They use the information obtained from monitoring and videos taken secretly as “material evidence” to trick practitioners into believing that the police already knew everything, so that they would confess and tell the police about themselves and others.
Trickery is often used with brainwashing at the same time to achieve two goals: to shake practitioners' will and belief; and to instil fallacies into practitioners' minds: Others have betrayed me, so there is nothing wrong if I tell the police about them.
Police from the Domestic Security Division use information they obtained from their monitoring activities and reveal information that is known only to other practitioners. They would do this so that practitioners would assume that the police already knew everything, and at the same time it may make practitioners feel suspicious of others, thinking that they were arrested because others betrayed them. Once they become angry or develop a feeling of retaliation, they are used to harm other practitioners which is the police's intention.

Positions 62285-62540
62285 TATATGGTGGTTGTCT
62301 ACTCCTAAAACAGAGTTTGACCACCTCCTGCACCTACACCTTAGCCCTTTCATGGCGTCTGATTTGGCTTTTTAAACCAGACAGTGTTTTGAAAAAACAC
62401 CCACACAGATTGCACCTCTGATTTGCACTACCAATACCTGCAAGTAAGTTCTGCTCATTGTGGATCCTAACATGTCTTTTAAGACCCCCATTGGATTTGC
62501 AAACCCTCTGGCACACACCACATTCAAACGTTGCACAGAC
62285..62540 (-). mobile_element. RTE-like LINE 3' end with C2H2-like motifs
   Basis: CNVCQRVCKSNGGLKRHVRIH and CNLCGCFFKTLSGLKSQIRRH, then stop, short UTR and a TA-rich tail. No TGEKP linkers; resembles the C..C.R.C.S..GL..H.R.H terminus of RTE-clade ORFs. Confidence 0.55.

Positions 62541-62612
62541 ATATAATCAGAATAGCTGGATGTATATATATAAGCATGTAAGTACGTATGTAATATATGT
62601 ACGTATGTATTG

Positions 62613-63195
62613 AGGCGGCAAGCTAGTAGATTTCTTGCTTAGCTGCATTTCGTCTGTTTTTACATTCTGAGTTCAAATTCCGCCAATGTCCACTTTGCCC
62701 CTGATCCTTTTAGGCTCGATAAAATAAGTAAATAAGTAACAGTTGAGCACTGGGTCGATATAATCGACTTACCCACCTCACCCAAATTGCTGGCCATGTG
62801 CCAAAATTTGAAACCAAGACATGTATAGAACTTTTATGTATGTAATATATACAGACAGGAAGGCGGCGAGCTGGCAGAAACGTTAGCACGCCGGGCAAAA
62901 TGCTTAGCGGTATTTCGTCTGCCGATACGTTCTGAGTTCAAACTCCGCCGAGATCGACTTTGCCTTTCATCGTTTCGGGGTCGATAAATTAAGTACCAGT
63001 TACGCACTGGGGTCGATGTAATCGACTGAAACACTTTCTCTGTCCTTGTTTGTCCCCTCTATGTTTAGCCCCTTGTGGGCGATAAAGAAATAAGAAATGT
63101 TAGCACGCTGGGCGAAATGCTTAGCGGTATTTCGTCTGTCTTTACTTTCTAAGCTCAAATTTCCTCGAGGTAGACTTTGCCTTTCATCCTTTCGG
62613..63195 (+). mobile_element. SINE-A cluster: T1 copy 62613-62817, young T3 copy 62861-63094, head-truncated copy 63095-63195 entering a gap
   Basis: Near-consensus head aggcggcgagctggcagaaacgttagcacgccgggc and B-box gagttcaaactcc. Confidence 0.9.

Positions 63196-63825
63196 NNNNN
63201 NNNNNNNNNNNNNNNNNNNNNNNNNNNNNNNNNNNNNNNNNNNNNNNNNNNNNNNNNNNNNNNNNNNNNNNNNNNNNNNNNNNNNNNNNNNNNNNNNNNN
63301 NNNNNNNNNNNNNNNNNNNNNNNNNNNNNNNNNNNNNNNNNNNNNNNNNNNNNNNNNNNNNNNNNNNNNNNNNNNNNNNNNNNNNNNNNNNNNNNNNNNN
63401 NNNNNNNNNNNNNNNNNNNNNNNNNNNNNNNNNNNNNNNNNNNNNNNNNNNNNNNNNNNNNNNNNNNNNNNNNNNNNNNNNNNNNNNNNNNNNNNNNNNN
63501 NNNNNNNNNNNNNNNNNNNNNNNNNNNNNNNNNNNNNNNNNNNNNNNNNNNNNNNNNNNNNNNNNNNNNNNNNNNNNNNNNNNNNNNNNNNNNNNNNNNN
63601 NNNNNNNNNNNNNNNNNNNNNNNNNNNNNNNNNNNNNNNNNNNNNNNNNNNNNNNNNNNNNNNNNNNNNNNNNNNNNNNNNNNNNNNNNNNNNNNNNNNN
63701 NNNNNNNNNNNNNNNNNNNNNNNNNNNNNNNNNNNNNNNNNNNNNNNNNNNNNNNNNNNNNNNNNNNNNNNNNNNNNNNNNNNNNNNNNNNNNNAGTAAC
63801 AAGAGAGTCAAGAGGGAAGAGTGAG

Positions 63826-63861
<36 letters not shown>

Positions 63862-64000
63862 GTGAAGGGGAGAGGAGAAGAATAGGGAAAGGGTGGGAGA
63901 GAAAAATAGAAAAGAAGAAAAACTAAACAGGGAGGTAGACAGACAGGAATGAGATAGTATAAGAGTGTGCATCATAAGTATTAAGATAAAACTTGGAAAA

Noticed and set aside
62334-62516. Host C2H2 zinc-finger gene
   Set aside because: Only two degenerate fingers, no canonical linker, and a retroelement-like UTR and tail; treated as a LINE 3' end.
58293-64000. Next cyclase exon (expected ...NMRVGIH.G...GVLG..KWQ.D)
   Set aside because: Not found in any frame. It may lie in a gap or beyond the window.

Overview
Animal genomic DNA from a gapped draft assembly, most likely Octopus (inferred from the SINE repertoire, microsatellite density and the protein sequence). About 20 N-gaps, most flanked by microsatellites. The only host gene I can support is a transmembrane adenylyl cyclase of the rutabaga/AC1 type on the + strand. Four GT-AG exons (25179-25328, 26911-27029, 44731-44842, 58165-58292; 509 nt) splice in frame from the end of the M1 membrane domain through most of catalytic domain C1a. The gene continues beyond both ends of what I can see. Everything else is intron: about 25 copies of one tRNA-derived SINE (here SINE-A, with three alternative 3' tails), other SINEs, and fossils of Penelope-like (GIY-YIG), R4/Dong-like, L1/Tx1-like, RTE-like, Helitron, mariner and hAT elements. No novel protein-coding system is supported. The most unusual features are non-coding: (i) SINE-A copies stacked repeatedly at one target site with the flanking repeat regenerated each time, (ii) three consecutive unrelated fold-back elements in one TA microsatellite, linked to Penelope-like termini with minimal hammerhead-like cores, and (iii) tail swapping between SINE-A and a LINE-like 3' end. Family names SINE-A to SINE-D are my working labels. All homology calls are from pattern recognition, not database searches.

For example, the police would say to practitioner A, “As long as you tell us who you know, we'll let you go.” Then they turn to practitioner B and say, “Practitioner A has already told us all about you.” They also pretend to defend practitioner B by saying, “Practitioner A thought he could go free if he tells us about you. But he got an even heavier sentence as a result.” They try to make practitioner B feel angry: Now that he has betrayed me, I'll reveal everything about him.”
Coercing People to Confess
There is an interrogation room in the basement of the Weifang Police Department, where the Domestic Security Division forces people to confess by torture, including sleep deprivation and beatings.
Parties Responsible for Persecuting Practitioners:
Heads of the Domestic Security Division in Weifang City:
Wang Ruoshui, division head: +86-18606361899
Zhou Guosheng, deputy head of Weifang Police Department: +86-13805366836
Li Shuping, party head of Weifang Police Department: +86-536-8783006, +86-13605360636
1. "Yuan" is the Chinese currency; 500 yuan is equal to the average monthly income of an urban worker in China.